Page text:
Rotala indica is a beautiful freshwater plant that can give your tank a jungle feel with its long, sprawling stems.
However, it’s important to give this aquarium plant proper lighting and the right conditions to enable its optimal growth and vibrancy.
As someone who’s a big fan of Rotala species and has kept these plants in multiple large aquariums for over a decade, I’ll be going over everything you need to know about Rotala indica care.
Let’s dive in!
The true Rotala indica plant is a striking stem plant that is commonly used in the background of an aquarium. Its long and flowing stems clump together to create thick bushes that serve as shelter for aquatic living creatures.
The true Rotala indica plant has small leaves that are a vibrant green color, as well as bright pink flowers when it is kept in the right conditions. This aquarium plant is native to Southeast Asia and grows in dense patches in rice paddies and riverbanks.
Benefits of Having It In Your Tank
In addition to looking spectacular, Rotala indica brings many benefits to your fish tank. Like other aquatic plants, Rotala use nutrients in the water and substrate to thrive. As part of photosynthesis, plants absorb carbon dioxide and transform it into oxygen during the day, which your fish can take advantage of.
However, during the night when the aquarium lights are turned off, plants take in oxygen and produce carbon dioxide.
Removes Harmful Pollutants
Rotala indica can assist with the removal of harmful pollutants in your fish tank water, including nitrogen compounds like nitrite. However, live plants are not a substitute for good filtration or water changes, so you’ll still need to keep on top of tank maintenance.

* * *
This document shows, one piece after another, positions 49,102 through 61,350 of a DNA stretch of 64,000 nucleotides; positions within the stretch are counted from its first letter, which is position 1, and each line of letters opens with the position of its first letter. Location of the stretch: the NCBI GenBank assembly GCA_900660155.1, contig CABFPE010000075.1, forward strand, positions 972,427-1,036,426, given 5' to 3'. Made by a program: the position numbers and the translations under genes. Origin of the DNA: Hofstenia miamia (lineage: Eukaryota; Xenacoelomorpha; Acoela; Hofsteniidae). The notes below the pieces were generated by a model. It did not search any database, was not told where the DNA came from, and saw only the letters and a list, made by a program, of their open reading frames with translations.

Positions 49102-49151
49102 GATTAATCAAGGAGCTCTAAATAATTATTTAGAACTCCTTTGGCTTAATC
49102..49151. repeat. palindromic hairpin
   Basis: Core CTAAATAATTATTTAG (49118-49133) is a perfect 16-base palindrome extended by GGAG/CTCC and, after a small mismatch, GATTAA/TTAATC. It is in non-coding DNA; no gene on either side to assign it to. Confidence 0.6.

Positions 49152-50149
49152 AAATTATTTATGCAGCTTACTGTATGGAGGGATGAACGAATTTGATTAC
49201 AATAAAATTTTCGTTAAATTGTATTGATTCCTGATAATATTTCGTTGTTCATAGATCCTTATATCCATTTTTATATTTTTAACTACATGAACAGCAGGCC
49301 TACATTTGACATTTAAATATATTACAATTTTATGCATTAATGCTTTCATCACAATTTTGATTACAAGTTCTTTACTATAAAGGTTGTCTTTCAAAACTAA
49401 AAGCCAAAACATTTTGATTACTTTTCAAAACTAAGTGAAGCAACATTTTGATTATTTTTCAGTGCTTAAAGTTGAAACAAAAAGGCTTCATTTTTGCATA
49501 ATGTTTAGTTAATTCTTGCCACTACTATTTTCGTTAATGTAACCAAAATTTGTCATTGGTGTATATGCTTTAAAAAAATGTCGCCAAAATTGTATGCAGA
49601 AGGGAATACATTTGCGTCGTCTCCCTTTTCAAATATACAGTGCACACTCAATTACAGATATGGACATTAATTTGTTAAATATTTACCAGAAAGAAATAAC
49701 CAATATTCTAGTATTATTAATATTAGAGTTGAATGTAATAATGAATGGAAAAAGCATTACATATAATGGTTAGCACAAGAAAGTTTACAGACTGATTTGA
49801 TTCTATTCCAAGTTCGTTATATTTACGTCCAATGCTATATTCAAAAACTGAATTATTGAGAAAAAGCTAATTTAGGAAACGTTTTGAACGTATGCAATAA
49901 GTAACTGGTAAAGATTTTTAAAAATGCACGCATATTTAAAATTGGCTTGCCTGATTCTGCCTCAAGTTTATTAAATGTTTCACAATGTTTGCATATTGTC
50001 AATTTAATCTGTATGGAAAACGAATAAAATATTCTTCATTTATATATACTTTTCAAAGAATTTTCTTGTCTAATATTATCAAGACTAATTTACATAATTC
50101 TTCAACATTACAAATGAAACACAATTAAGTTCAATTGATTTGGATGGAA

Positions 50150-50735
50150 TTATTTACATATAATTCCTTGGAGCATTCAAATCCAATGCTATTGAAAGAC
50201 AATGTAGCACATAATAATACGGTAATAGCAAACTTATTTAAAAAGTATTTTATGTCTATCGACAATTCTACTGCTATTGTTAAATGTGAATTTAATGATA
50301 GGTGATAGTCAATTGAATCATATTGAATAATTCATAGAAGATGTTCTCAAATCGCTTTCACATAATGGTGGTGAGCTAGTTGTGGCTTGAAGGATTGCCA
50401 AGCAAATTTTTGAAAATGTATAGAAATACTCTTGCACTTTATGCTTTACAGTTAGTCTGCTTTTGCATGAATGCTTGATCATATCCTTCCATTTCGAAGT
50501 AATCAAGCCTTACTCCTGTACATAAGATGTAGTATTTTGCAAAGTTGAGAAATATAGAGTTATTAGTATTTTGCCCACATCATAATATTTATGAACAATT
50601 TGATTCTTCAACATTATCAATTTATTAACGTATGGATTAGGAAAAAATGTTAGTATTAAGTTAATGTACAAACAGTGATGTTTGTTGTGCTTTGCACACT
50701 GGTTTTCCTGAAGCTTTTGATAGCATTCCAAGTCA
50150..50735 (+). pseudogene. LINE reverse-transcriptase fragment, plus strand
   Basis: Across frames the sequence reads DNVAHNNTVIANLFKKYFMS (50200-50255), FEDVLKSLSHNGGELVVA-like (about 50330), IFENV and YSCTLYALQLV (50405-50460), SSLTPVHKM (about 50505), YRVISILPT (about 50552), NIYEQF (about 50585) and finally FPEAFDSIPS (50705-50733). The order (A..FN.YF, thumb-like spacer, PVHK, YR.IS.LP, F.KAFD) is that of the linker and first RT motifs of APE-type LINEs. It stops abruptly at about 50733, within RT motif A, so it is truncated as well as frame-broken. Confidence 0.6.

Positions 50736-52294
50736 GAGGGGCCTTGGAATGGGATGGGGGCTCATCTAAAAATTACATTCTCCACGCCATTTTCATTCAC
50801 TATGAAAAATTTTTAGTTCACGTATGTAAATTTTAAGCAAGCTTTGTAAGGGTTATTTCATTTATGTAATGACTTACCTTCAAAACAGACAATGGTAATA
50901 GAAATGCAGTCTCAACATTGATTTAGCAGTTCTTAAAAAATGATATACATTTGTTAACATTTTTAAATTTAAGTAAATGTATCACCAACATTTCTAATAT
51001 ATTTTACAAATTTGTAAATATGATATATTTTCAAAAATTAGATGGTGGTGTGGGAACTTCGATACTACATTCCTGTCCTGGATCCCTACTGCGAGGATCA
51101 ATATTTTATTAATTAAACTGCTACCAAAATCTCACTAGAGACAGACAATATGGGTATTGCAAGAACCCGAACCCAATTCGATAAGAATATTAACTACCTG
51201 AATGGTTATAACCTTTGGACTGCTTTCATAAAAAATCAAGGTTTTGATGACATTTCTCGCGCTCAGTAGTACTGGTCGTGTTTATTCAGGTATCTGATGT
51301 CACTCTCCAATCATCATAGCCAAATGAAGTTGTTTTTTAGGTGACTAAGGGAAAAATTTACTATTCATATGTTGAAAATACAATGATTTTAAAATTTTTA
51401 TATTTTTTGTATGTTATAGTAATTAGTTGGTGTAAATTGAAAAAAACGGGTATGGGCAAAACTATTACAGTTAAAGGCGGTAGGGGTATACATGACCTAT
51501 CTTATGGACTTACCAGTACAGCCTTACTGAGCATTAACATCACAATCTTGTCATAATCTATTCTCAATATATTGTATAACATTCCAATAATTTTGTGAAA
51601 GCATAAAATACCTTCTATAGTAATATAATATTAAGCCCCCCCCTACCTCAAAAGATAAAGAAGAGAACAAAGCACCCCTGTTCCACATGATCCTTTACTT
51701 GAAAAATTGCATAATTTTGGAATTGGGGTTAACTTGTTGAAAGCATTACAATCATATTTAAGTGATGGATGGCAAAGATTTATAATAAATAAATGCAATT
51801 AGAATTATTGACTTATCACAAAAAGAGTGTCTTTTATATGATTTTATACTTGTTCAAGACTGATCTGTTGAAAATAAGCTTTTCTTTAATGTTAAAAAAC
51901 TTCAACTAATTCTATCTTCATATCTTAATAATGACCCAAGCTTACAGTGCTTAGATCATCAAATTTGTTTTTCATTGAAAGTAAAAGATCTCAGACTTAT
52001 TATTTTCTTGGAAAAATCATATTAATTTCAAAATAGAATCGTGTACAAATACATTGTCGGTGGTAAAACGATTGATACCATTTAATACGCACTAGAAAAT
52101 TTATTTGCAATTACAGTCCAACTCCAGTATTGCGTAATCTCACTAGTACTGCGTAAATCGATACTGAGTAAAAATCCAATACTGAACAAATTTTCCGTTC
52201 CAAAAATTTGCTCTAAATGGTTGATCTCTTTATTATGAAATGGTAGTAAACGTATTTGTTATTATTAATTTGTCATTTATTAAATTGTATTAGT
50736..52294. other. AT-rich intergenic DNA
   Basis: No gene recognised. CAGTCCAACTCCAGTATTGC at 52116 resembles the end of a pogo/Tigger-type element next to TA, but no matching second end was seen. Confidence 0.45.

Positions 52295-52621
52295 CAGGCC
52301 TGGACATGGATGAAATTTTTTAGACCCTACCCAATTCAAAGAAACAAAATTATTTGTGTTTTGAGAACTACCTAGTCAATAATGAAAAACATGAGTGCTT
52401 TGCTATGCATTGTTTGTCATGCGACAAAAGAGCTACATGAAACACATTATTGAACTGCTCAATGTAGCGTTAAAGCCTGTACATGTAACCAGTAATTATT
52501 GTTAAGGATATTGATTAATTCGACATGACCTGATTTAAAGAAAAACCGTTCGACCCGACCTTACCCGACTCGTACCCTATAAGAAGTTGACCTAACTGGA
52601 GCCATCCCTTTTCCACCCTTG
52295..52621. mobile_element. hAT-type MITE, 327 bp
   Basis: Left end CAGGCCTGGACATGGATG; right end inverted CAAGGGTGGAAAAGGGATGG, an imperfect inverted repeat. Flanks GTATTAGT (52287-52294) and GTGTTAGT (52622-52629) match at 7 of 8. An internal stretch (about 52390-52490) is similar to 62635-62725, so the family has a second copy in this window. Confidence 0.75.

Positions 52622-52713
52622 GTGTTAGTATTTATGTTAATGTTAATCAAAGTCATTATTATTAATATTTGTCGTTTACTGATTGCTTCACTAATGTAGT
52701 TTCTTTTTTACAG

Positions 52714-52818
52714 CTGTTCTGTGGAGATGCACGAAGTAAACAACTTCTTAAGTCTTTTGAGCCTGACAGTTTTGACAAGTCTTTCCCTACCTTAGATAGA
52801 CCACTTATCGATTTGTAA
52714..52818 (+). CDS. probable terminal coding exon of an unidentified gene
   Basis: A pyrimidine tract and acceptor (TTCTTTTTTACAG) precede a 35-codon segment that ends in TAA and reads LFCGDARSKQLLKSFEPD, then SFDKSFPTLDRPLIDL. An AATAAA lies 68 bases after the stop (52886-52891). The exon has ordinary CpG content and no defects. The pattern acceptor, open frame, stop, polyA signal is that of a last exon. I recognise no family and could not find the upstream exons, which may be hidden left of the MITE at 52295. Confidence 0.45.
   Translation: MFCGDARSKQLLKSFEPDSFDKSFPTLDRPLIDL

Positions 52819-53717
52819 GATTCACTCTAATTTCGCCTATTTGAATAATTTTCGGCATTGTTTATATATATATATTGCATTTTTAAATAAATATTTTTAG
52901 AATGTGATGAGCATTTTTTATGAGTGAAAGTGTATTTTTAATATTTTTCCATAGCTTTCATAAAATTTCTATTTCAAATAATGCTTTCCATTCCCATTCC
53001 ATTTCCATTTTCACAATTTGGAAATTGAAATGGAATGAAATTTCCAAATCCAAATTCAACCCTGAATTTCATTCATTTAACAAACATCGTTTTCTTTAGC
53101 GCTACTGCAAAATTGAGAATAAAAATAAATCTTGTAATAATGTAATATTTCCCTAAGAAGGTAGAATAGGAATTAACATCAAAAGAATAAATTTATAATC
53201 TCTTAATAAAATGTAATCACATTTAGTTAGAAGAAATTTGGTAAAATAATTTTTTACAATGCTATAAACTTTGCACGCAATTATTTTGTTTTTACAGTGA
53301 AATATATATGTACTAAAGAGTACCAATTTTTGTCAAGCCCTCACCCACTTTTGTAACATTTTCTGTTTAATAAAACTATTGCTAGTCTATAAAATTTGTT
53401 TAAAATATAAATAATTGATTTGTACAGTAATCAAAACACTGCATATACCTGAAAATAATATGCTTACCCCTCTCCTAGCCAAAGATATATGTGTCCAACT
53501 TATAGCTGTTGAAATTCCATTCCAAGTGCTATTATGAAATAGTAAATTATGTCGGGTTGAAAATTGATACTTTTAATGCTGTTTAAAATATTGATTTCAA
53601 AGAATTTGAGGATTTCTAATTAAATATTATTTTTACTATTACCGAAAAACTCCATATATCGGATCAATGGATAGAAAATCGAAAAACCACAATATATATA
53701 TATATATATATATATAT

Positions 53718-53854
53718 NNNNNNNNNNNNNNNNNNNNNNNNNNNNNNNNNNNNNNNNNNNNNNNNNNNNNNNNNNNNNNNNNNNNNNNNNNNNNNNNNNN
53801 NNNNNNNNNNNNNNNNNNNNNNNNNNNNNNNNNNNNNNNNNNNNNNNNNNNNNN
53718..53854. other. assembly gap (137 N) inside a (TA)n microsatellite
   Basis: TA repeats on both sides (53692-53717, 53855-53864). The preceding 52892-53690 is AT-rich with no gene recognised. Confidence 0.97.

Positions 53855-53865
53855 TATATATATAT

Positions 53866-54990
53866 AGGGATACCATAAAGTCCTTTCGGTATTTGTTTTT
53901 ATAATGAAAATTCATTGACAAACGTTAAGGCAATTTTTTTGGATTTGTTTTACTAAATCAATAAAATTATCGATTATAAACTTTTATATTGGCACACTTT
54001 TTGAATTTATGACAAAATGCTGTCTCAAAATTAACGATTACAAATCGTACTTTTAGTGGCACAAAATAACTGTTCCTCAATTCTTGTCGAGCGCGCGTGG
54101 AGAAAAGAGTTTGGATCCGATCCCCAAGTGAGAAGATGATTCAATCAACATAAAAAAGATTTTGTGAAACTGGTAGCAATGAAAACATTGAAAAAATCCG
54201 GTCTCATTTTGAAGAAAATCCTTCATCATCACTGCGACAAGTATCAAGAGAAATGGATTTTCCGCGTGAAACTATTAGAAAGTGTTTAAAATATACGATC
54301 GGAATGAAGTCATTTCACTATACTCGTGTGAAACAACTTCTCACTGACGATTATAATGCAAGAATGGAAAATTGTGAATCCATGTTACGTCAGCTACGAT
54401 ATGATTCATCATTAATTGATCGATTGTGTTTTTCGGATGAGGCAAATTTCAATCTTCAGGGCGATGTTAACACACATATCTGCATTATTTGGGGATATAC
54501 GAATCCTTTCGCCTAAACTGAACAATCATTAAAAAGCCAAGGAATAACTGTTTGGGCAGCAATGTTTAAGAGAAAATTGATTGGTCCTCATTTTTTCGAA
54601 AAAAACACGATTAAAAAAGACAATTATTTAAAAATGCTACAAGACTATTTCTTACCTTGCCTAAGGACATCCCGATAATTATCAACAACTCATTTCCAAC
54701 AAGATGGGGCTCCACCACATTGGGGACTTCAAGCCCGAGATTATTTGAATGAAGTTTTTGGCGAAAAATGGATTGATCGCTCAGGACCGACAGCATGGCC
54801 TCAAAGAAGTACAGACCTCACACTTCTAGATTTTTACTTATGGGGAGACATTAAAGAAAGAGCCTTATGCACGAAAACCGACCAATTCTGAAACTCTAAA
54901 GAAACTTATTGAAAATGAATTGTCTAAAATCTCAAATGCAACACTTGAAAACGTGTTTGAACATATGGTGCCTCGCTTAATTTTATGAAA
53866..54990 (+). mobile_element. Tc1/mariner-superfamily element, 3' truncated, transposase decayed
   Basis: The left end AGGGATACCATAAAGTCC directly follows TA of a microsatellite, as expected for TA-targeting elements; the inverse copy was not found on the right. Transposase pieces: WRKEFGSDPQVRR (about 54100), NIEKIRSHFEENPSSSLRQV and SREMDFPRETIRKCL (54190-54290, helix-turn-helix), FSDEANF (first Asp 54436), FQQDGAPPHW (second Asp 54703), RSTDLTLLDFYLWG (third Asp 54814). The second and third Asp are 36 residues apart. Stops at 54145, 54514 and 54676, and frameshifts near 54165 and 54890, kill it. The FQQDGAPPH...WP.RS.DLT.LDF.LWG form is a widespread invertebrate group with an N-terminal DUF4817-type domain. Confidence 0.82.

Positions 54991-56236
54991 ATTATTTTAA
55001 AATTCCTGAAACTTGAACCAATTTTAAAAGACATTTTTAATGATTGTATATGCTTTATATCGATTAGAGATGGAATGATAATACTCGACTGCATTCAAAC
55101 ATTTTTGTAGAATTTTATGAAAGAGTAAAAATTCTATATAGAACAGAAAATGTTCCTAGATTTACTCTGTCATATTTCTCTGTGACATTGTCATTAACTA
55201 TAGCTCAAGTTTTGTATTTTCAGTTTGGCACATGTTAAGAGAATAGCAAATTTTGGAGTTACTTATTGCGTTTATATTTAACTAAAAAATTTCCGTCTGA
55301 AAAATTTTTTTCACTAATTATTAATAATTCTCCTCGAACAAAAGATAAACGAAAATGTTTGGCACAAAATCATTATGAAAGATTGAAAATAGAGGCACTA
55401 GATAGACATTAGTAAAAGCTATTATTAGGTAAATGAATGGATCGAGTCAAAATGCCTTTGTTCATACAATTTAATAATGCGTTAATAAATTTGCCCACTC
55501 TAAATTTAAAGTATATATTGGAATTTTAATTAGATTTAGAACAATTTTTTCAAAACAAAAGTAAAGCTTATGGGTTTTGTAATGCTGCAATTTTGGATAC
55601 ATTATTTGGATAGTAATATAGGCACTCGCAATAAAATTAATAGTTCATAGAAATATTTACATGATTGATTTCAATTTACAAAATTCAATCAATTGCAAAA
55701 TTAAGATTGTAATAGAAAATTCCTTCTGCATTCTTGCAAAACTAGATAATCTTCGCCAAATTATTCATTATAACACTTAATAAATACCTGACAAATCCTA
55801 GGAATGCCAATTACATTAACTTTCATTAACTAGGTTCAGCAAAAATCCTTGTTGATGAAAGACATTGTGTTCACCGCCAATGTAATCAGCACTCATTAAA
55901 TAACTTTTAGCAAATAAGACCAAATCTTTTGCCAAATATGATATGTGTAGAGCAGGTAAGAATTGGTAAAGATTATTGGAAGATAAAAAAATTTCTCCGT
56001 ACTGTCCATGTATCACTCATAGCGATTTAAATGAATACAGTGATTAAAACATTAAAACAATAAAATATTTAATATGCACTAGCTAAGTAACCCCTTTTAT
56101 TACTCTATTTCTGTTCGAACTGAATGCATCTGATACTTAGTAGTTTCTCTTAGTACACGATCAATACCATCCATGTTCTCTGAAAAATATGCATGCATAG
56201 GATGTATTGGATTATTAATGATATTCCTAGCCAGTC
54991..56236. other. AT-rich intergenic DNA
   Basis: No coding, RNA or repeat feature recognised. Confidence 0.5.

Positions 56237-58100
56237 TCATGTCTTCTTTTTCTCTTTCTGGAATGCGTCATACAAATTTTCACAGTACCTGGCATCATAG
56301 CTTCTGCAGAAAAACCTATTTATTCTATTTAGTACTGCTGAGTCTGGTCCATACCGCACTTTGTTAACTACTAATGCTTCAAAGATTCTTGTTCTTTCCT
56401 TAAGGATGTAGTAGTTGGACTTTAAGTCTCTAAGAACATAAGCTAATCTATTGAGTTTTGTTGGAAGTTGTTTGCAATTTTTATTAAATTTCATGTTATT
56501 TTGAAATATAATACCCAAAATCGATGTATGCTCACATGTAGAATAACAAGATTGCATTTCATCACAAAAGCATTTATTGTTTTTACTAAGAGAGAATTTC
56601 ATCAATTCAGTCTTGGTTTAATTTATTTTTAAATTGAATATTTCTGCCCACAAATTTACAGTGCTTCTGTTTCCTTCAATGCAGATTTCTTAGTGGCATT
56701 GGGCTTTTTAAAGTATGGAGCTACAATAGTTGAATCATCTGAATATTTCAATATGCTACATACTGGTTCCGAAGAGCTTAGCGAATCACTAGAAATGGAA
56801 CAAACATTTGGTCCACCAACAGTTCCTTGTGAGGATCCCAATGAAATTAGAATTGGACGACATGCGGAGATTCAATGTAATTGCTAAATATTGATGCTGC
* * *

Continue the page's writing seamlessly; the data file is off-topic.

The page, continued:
Provides Shelter for Fish
This aquarium plant can grow tall and group together horizontally, allowing it to spread all over your aquarium and provide your fish with shelter. If you have shy fish species or other living creatures in your tank, Rotala will help them feel much safer.
In addition, algae and biofilm will naturally grow on Rotala, which serves as a primary food source for many invertebrates and herbivorous fish like cherry shrimp, Japanese trapdoor snails, otocinclus catfish, and clown plecos.
Is Rotala Indica Easy to Grow?
Rotala indica is a hardy plant and fairly easy to grow as it doesn’t require much maintenance and has the ability to adapt to most environments. However, it tends to grow best in soft, freshwater tanks with tropical conditions.
How Fast Does Rotala Indica Grow?
The Rotala indica plant has a relatively fast growth rate at around 1 inch of new growth per week in high light and the correct conditions. At this speed, a new plant should easily reach its maximum size (around 12 inches) in just 3 months.
What Color Is Rotala Indica?
Unlike some other Rotala species like Rotala rotundifolia which has bright red leaves, Rotala indica has green leaves, though the lower leaves tend to be a soft pink hue.
How Tall Does Rotala Grow?
Rotala indica can grow very tall, so it isn’t a compact plant by any means. At a moderate to high level of light, it can easily reach lengths of 30cm.
Some specimens can even grow to 60cm and above with the correct care and optimal environment.
Size and Growth
Rotala indica has a moderately quick growth rate, particularly in high light. However, it can be kept relatively compact with stubbier stems in low lighting.
Specimens sold at fish stores tend to be young plants and are a lot smaller, but they will eventually grow into tall plants if you provide them with the right care.